When a man cracked open an egg bigger than its normal size from one of his hens, it had garnered various skepticism. It is quite uncertain whether the video is real or fake, but the possibility of it happening is definitely plausible.
Though quite rare, it is well-known that occasionally a hen will lay a rather large egg with another fully-formed egg inside of it. The cause of this phenomenon is called a counter-peristalsis contraction and occurs while the hen is in the process of forming an egg in her oviduct.
A hen typically releases an oocyte (the ovum that becomes the yolk of an egg) from her left ovary into the oviduct every 18-26 hours. The oocyte travels slowly through the oviduct organ adding layers of the egg along the path to the chicken’s vent from which it will lay the egg.
Theoretically speaking. a counter-peristalsis contraction is when a second oocyte is released by the ovary before the first egg has completely traveled through the oviduct and been laid.The release of a second oocyte into the oviduct system while a first oocyte is in the eggshell-gland portion of the oviduct (the eggshell gland is also called the uterus in a hen and is where the shell is deposited over the egg) causes a contraction. This counter-peristalsis contraction, resulting from the premature release of a second oocyte into the oviduct, causes the first egg in the eggshell gland to reverse its course and be pushed back up to the top of the oviduct.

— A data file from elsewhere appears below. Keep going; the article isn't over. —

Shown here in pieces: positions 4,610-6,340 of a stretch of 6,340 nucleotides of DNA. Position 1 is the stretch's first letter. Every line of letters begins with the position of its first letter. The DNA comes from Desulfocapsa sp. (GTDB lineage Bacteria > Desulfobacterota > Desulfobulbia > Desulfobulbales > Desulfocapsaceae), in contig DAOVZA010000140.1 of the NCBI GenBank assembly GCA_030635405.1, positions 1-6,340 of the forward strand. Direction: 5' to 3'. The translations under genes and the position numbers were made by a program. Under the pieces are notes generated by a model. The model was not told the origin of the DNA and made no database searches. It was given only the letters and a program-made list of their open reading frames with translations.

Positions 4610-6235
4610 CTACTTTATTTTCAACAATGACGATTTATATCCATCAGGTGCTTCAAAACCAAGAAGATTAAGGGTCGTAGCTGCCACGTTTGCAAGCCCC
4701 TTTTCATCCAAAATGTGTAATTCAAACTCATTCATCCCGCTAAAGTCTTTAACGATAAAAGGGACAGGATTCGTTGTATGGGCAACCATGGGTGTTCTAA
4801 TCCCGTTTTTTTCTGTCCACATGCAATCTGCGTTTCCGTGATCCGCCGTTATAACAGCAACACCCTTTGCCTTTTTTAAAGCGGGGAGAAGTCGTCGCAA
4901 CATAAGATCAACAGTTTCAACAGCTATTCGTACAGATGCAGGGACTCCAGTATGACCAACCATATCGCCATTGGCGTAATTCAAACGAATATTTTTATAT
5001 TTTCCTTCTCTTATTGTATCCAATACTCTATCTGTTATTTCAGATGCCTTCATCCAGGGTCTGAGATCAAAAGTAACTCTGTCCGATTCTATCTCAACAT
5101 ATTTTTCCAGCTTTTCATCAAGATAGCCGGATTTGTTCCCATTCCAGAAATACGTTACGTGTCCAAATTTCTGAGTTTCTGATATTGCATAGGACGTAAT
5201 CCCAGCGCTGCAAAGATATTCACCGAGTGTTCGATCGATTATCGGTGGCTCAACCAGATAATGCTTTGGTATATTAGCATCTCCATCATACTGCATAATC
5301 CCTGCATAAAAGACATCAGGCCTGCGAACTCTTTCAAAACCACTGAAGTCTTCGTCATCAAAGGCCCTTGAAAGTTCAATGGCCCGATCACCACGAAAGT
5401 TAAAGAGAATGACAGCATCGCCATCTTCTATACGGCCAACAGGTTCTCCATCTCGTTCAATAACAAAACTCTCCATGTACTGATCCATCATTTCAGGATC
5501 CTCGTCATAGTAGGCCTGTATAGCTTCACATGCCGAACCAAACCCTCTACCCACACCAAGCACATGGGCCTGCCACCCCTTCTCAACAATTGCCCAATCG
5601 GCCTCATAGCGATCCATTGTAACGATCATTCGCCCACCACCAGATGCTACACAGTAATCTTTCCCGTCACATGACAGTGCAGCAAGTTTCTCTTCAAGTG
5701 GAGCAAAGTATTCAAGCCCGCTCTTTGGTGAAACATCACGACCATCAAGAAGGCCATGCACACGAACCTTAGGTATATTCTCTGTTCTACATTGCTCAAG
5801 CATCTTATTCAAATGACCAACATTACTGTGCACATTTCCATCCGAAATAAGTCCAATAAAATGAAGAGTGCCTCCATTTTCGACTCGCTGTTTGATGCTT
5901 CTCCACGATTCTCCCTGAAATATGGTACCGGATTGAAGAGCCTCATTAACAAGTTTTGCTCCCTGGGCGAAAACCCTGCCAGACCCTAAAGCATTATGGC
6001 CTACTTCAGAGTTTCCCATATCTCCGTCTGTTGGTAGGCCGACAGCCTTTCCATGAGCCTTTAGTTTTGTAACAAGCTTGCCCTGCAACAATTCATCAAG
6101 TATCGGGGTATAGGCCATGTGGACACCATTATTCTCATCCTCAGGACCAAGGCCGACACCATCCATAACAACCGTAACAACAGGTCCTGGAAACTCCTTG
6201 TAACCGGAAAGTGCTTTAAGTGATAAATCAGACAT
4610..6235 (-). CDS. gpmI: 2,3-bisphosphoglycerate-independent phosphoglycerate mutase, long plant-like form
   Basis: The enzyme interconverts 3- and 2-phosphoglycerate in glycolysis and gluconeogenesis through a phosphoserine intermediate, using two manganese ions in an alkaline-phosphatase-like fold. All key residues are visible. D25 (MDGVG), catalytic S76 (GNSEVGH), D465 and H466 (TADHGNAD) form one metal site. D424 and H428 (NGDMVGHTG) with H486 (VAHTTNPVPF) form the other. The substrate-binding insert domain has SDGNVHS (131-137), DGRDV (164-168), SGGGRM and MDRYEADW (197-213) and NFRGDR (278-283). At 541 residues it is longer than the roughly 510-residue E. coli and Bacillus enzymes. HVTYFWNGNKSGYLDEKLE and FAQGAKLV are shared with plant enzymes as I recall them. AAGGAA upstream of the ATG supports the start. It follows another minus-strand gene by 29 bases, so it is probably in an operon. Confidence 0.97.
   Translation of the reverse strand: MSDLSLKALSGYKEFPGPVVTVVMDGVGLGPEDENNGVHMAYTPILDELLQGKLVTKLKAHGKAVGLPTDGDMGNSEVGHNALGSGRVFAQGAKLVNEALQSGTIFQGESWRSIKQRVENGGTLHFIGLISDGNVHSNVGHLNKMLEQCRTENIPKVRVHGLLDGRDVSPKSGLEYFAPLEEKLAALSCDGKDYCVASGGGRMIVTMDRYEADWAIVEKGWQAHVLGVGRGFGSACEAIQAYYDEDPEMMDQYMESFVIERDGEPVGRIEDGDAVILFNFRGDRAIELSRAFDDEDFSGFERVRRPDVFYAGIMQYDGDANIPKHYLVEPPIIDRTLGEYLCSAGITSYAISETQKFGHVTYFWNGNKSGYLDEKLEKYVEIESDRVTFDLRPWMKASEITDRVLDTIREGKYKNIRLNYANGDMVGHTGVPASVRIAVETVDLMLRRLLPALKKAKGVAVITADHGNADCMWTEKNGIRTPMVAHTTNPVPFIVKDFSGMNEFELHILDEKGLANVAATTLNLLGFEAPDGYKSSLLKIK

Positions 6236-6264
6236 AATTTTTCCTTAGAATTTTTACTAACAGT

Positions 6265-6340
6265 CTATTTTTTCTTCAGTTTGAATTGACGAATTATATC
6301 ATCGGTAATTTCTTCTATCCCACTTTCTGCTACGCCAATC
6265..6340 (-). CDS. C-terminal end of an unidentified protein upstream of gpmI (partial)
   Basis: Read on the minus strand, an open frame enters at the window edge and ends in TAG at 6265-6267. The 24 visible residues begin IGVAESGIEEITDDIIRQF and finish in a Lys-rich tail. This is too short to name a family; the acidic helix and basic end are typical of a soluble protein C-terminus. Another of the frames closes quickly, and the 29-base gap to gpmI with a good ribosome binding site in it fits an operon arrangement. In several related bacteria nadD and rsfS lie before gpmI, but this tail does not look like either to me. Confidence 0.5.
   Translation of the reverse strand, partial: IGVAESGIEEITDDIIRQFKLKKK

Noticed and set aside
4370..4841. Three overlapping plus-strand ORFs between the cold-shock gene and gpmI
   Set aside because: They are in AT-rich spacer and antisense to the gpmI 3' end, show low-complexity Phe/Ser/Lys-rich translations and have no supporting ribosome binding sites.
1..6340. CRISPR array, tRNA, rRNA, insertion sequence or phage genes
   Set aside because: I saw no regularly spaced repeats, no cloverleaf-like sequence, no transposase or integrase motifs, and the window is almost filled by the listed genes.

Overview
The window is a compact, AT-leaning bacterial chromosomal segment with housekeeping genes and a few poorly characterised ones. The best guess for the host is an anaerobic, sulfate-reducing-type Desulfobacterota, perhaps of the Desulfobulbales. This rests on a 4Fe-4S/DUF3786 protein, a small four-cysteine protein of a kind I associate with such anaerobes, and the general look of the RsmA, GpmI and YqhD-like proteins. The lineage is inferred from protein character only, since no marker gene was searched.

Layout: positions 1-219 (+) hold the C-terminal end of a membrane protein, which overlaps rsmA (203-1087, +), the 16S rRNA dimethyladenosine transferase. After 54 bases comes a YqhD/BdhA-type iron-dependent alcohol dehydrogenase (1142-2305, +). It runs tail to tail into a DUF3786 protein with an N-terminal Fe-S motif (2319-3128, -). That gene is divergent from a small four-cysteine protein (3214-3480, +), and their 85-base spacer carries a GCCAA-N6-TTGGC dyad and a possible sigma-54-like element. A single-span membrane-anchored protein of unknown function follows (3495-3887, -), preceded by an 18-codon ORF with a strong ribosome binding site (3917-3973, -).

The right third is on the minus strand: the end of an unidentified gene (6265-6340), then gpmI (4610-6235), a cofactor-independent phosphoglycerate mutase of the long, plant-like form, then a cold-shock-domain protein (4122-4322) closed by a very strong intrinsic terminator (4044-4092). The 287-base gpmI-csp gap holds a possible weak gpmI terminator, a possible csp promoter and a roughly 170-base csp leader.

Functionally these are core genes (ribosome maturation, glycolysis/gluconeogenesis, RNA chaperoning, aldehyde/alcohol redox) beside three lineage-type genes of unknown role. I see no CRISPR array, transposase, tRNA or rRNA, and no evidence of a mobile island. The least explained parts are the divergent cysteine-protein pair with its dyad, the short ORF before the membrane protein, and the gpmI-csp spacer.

Consequently, the first egg (i.e. the previously released egg which was in lower portion of the oviduct before reversing course) is typically added to the oocyte that was just release into the oviduct. The second oocyte then travels down the oviduct and has albumen and a shell deposited over it and first egg together. This creates a very large egg for your poor hen to lay. Ouch!
So, when you crack open a giant egg, there is the normal yolk and whites as well as another fully formed, normal-sized egg inside.
To see that tiny egg inside a bigger is really rare. I’ve never seen it personally, but it is possible,” said Gregoy Bedecarrats, an associate professor in animal and poultry science at the University of Guelph.
via Backyard Poultry Mag